Economic strategy pays off for property giant Grainger

PROPERTY giant Grainger said its policy of concentrating on the most economically active areas is paying off.

PROPERTY giant Grainger said its policy of concentrating on the most economically active areas is paying off. The Newcastle-based company, which is Britain’s biggest residential landlord and also owns property in Germany, is now outperforming the housing market, according to its interim figures.

In the six months to the end of March, Grainger increased sales from its UK portfolio of property by 5.8% to £94.6m and its fee-based income rose by 61.2% to £5m.

This compared with the average movement in two most often-used house price measures, the Halifax and Nationwide, between October 2011 and March 2012, which fell by 0.1%.

Grainger chief executive Andrew Cunningham said: “If you take the arbiter as the Halifax and Nationwide indices, we are outperforming those indices.

“There is the geographical weighting of the portfolio in high growth areas. The Halifax and Nationwide indices are based on mortgage lending and we are selling secondhand stock and a lot are sold for cash, so it is not so dependent on mortgages.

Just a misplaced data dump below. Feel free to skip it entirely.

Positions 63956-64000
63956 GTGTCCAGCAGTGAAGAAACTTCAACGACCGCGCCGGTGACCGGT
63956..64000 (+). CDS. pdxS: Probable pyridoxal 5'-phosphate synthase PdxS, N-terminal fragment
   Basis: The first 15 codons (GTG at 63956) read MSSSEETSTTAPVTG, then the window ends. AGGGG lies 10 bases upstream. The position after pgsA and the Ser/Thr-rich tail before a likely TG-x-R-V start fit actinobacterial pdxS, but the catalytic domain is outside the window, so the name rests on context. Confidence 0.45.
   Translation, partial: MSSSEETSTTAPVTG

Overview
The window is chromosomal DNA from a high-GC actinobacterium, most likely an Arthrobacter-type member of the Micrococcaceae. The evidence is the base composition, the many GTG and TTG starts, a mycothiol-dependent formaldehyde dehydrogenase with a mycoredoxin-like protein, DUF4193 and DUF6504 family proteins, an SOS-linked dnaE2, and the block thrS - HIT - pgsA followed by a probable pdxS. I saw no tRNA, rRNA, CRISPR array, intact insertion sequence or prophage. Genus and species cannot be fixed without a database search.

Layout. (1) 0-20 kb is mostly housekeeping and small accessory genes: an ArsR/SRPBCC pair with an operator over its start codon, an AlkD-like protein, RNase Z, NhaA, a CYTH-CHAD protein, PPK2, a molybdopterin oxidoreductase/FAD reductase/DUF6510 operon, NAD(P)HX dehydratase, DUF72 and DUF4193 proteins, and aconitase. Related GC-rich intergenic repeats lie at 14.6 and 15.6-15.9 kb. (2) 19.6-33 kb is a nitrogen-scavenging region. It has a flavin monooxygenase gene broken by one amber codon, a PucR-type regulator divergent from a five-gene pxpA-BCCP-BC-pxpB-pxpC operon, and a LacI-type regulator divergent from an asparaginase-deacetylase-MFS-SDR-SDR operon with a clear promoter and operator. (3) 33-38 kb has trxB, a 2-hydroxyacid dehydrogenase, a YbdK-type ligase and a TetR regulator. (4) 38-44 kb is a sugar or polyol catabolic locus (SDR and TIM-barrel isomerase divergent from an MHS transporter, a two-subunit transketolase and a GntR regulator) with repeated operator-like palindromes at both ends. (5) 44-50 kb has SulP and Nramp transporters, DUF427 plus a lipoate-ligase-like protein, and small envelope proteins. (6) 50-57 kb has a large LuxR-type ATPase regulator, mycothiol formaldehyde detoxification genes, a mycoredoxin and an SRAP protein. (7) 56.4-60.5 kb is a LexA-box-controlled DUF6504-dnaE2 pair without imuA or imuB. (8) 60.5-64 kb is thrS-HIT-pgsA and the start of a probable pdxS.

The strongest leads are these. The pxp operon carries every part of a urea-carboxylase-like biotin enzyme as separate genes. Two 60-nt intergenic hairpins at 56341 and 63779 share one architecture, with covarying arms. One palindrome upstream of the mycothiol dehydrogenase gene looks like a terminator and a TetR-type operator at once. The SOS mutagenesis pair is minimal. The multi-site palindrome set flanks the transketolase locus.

“They tend to be lower value, they need to be refurbished.

“We generally sell them through an estate agent, but because of the type of property, we get a higher percentage of other landlords or DIY and amateur developers.”

At the end of March, 62% of Grainger’s UK portfolio was located in London and the South East, compared with 53% a year ago.

Cunningham said: “We’ve been trying to rebalance our portfolio so properties are in places we think they should be, in both the UK and Germany.

“We’ve shifted the geographical weighting over the last three years so we access the most economically active areas ... primarily London and the South East.

“It’s broader than just London. The hinterland of London is spread out over the commuter belt.

“There are specific areas that generate value. It’s making sure you are located in the right sort of areas.

“We probably have less than 1% of our portfolio in the North East.

“It has gone down over time. In the early 1990s, we first bought in the London area. That has changed a lot.”

The business reported a hike in operating profit (before valuation movements and non-recurring items) of 7.9% to £64.1m but a fall in pre-tax profits to £15.1m from £65.2m.

Grainger said the pre-tax figure was compared to a year ago when the indicator was “materially enhanced by valuation gains of £45m”.

The business also reduced its debt by £42m to £1,412m from September 30 last year.

Cunningham said that the business would concentrate on reducing debt and selling assets as they become vacant during the second half.

“We are net sellers at the moment. It’s a prudent and sensible policy,” said Cunningham.


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